Don’t get me wrong. Job descriptions are awesome and I absolutely love them. They outline and structure business processes and describe your areas of responsibility, not to mention they are full of the buzzwords you need to bring to your CV. However writing a quality CV takes more than copying job ads or job descriptions from the job boards.
So, here are a few tips:
1. It is all about you and what you did.
We want to know what YOU were doing. Therefore, when describing your responsibilities, the vague phrases as ‘organization of processes’, ‘general improvement’, ‘responsible for’ – don’t work.
Instead, you need to start every sentence with an active verb – Implemented, developed, achieved, launched, oversaw – and expand on how exactly you did it.
Launched marketing strategy by developing and designing content and introducing a system of differentiation based on customer segmentation which resulted in a +24% open rate.
2. It’s all about context and scale.
When a hiring manager considers whether a candidate is going to be a right fit for the job, the first thing he needs to understand is the scale of operations within their role. Hence, it might make sense to pay attention to a few things:
– Write a few words about the company or/and the division you worked for. State the scale of the company (national, international, S&M), mention goods/services the company produces and include a link to their website.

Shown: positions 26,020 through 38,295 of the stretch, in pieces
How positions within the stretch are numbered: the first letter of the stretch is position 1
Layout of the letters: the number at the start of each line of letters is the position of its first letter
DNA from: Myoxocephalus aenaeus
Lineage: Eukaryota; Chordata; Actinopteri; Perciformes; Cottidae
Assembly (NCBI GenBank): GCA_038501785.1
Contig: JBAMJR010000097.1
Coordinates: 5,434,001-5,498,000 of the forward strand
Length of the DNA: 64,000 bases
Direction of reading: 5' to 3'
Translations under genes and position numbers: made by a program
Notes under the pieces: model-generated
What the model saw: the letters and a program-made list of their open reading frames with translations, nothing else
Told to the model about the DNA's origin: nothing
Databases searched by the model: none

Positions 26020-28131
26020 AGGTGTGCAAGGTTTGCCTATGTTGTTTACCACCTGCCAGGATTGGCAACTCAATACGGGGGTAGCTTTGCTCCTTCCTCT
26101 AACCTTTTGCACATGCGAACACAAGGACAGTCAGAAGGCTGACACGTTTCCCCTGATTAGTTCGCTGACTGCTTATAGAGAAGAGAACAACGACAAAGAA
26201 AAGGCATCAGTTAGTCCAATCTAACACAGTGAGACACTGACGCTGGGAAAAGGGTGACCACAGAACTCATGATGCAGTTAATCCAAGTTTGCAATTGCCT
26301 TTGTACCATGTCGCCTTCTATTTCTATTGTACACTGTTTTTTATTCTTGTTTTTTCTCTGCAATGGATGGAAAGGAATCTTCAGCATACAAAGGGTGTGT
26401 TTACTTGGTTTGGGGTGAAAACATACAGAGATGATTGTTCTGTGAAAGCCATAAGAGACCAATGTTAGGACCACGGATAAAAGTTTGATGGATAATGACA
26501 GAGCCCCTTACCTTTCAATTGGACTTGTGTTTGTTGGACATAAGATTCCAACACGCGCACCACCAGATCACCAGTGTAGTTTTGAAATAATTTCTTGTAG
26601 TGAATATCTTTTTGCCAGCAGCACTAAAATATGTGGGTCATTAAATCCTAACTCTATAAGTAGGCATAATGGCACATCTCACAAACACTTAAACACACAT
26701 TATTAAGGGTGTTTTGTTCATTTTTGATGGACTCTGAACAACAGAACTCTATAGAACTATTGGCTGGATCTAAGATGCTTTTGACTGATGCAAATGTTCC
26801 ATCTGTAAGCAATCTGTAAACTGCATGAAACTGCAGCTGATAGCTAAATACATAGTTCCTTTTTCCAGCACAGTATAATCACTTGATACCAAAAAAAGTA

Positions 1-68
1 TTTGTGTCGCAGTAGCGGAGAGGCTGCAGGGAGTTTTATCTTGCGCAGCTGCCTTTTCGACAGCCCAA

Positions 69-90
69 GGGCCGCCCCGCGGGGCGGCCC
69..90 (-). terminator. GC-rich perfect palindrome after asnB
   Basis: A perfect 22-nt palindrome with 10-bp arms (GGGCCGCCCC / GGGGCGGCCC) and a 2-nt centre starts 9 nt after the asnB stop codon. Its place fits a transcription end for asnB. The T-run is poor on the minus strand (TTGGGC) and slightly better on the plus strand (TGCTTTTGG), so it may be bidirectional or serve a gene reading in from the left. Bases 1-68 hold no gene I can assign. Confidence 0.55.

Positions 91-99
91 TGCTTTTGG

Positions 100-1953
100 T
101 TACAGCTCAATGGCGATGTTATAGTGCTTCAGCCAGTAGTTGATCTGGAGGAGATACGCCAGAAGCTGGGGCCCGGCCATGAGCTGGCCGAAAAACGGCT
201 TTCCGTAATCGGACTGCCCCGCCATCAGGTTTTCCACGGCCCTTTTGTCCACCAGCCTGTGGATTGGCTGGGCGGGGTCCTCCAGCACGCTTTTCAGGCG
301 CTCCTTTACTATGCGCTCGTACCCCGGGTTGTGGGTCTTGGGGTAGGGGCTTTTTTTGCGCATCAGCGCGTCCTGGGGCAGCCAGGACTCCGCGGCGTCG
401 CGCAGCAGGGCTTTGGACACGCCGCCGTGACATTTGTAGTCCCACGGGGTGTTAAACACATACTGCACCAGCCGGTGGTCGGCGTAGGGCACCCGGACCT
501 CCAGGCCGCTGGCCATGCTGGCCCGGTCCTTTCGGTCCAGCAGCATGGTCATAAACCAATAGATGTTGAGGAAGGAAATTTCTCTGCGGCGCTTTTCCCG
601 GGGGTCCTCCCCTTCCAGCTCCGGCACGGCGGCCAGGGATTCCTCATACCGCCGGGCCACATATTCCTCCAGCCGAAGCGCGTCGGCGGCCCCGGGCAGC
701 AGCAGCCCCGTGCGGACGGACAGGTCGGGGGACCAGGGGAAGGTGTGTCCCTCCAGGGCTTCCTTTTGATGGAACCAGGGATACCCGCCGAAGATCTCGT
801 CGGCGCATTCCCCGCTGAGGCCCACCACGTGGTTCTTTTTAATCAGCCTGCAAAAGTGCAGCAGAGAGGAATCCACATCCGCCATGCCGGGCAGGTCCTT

– Describe the scale of the project/job you were doing (longevity, resources, the nature and the purpose of the assignment).
– Describe your workload – if you were talking to customers then how many per day, if you were writing technical documentation how many pages on average etc.
3. It’s not about assuming.
It is a good idea to decipher abbreviations and acronyms and not hope that a recruiter will guess the meaning or understand that particular industry term. Of course, there are quite specific and well-recognised terms (ITIL, HTML, and FMCG) but P/P for example might mean Policies and Procedures, Production Planning, Private Party and Puzzle Pirates 😉
4. It’s also about tools.
If you did research or was in charge of reporting we want to understand how you gathered information, what tools you were using to process and store it, how you presented reports.
5. It’s all about results.
Some people might think that only sales people can present results in the way they look worth mentioning in CV. However, you need to think how what you did helped the process or the team you worked with. Hence it’s a good idea to add at the end of every sentence describing your responsibilities ‘which resulted in…’, ‘which facilitated…’, ‘which optimized…’.
6. Is it all about achievements?
As recruiters, we often see people desperately trying to outline their achievements in CVs. Let’s see if that works:
· Enacted daily one on one policy to coach and develop team members. –Does it look like an achievement to you? Not really. Let’s paraphrase
· Responsible for daily one on one polices to coach and develop team members. – Now it’s a line from a job description/job ad.